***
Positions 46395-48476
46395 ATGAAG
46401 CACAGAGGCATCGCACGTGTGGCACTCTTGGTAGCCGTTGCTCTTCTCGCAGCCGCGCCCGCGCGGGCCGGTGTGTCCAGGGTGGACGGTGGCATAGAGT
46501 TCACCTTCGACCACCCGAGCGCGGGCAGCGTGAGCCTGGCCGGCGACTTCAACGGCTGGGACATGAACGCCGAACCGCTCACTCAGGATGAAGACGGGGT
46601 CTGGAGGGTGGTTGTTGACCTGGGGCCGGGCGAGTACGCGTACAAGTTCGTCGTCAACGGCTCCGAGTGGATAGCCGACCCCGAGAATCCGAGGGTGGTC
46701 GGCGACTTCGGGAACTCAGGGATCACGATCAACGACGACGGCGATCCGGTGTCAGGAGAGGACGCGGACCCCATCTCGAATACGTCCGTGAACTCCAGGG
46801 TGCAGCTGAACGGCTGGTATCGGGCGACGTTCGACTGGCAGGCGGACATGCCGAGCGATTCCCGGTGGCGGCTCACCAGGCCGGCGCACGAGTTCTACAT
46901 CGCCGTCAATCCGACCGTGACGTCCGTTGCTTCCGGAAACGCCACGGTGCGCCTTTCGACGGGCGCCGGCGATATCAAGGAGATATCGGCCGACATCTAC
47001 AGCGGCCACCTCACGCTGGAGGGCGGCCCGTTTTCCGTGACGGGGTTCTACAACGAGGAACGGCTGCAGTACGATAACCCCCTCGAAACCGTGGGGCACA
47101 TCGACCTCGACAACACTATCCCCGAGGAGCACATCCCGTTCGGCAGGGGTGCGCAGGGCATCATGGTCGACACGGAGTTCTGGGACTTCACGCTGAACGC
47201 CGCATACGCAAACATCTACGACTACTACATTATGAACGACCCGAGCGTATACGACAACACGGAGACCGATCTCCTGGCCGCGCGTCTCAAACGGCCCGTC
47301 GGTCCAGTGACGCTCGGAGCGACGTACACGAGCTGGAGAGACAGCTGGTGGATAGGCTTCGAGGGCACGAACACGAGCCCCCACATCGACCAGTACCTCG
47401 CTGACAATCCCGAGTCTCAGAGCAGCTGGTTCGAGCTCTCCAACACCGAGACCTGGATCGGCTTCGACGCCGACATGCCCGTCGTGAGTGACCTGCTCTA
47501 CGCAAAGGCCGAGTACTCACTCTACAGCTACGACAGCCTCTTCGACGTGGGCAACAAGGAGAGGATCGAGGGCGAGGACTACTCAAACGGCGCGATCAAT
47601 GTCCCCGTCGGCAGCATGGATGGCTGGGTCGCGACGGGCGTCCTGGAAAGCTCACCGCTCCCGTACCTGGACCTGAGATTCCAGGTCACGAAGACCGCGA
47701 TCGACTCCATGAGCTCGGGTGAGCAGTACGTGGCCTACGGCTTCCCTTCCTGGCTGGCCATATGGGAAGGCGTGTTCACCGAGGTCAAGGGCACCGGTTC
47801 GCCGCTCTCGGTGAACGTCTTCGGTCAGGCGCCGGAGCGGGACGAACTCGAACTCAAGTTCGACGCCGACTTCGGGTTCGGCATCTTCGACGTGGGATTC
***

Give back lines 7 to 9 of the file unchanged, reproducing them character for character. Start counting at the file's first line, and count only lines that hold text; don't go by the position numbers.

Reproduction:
46801 TGCAGCTGAACGGCTGGTATCGGGCGACGTTCGACTGGCAGGCGGACATGCCGAGCGATTCCCGGTGGCGGCTCACCAGGCCGGCGCACGAGTTCTACAT
46901 CGCCGTCAATCCGACCGTGACGTCCGTTGCTTCCGGAAACGCCACGGTGCGCCTTTCGACGGGCGCCGGCGATATCAAGGAGATATCGGCCGACATCTAC
47001 AGCGGCCACCTCACGCTGGAGGGCGGCCCGTTTTCCGTGACGGGGTTCTACAACGAGGAACGGCTGCAGTACGATAACCCCCTCGAAACCGTGGGGCACA